Wednesday, October 01, 2008

Proverbs 1:1

Proverbs 1:1 The proverbs of Solomon the son of David, king of Israel;

This verse provides both the title of the book and the author of the first and main section of the book. The author is King Solomon, himself the son of David. Both were the king of Israel. It may be grammatically an open issue of whether "king of Israel" is meant to refer to Solomon or David. I believe that the latter sense is the probable, but the ambiguity is of no consequence.

Some people have attempted to deny that Solomon was the author of the book. Their rationale is that Solomon turned from God. For it is written,

1 Kings 11:6-10
6And Solomon did evil in the sight of the LORD, and went not fully after the LORD, as did David his father. 7Then did Solomon build an high place for Chemosh, the abomination of Moab, in the hill that is before Jerusalem, and for Molech, the abomination of the children of Ammon. 8And likewise did he for all his strange wives, which burnt incense and sacrificed unto their gods. 9And the LORD was angry with Solomon, because his heart was turned from the LORD God of Israel, which had appeared unto him twice, 10And had commanded him concerning this thing, that he should not go after other gods: but he kept not that which the LORD commanded.

The reasoning continues that if Solomon turned away from God, then he was not saved, and that an unsaved person could not be an author of the Holy Scripture. This reasoning is weak in two regards:

1) Scripture indicates the punishment laid upon Solomon for his disobedience. That punishment was (a) taking the ten tribes away from Solomon's son's rule and (b) stirring up adversaries against Solomon.

2) Scripture concludes the account of Solomon in the book of Kings by stating:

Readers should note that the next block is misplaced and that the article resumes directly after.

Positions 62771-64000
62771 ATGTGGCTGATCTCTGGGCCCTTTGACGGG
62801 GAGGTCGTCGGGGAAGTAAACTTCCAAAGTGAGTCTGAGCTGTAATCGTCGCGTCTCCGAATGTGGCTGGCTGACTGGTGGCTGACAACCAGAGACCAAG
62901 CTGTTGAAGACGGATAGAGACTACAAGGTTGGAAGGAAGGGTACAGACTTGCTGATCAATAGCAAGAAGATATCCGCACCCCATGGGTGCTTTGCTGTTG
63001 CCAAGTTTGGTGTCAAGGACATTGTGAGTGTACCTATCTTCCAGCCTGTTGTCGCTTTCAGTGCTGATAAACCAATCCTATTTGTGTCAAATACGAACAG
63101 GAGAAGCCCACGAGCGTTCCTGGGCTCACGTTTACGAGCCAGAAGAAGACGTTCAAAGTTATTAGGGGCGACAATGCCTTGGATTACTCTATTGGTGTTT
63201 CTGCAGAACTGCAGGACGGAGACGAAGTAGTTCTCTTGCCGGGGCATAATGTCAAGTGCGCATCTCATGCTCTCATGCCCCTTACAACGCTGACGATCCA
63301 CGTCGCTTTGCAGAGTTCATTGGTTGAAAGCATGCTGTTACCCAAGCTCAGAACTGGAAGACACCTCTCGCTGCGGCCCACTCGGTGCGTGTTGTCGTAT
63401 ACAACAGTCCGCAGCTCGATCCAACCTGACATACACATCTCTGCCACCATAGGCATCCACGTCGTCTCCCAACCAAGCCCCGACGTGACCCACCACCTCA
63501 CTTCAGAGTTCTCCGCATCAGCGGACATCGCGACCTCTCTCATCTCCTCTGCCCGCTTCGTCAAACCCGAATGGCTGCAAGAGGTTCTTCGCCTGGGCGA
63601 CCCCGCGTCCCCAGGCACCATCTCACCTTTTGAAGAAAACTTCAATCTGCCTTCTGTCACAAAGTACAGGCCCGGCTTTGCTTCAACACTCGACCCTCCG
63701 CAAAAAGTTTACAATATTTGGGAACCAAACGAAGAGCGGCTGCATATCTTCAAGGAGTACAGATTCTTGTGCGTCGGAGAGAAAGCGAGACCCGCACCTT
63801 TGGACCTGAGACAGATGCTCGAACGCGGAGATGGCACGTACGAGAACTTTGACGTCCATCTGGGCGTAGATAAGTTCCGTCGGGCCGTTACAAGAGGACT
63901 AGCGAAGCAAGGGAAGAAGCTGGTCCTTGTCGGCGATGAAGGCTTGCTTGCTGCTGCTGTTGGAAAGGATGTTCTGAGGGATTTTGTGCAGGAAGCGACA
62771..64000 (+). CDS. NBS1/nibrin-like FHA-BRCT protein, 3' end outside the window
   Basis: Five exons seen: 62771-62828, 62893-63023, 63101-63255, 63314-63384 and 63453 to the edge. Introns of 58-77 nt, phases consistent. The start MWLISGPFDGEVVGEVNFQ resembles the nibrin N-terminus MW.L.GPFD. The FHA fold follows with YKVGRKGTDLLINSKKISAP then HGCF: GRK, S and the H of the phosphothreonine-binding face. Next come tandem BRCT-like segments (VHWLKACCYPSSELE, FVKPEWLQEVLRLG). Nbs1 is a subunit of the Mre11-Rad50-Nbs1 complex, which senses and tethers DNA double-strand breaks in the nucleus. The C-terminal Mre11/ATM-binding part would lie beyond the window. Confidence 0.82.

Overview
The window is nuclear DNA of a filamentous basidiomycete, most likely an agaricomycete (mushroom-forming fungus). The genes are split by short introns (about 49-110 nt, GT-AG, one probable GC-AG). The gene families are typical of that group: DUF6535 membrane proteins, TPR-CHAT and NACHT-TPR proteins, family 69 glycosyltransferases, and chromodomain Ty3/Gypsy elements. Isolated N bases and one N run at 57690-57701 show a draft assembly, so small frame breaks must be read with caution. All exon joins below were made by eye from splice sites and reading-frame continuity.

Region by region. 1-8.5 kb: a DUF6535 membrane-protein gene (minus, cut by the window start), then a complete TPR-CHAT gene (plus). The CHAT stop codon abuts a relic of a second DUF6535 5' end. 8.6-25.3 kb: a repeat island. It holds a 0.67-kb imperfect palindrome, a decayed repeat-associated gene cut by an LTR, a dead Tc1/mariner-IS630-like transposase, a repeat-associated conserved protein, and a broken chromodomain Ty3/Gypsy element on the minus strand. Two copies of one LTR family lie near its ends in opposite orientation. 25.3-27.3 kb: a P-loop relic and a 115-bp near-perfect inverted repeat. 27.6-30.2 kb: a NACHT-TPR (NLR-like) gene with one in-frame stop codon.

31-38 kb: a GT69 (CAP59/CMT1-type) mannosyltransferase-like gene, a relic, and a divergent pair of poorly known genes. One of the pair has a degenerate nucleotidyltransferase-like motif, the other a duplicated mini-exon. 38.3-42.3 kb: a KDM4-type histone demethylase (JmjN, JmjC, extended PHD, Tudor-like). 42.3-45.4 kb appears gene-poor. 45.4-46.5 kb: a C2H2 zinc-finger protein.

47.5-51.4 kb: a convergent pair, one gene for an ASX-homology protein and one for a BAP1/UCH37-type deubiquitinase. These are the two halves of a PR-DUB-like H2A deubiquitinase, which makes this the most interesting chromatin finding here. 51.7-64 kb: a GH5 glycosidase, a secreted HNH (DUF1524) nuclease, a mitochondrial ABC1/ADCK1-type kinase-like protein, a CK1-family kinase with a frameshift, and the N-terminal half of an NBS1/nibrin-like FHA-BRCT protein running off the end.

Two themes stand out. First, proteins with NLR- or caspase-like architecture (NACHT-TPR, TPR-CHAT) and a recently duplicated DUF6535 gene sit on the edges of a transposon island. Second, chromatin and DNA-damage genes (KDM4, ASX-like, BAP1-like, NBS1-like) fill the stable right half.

1 Kings 11:41-42
41And the rest of the acts of Solomon, and all that he did, and his wisdom, are they not written in the book of the acts of Solomon? 42And the time that Solomon reigned in Jerusalem over all Israel was forty years.

And Scripture concludes the account of Solomon in the Chronicles of the Kings of Israel by stating:

2 Chronicals 9:29-31
29Now the rest of the acts of Solomon, first and last, are they not written in the book of Nathan the prophet, and in the prophecy of Ahijah the Shilonite, and in the visions of Iddo the seer against Jeroboam the son of Nebat? 30And Solomon reigned in Jerusalem over all Israel forty years. 31And Solomon slept with his fathers, and he was buried in the city of David his father: and Rehoboam his son reigned in his stead.

Neither of these accounts suggest that Solomon died in ignominy, though of course that is not conclusive.

3) We are not told whether Solomon repented of his sin or not. The book of Proverbs itself speaks of repentance (see verse 23 of the first chapter, for example). This supports the idea that Solomon himself repented, though it is not conclusive.

4) There is no rule that Scripture must be written by saved men. The word of God has come by the mouth of a donkey and by mouth of King Saul, the suicide. Since we believe in verbal, plenary inspiration, it is irrelevant whether the prophet is himself a righteous or wicked man.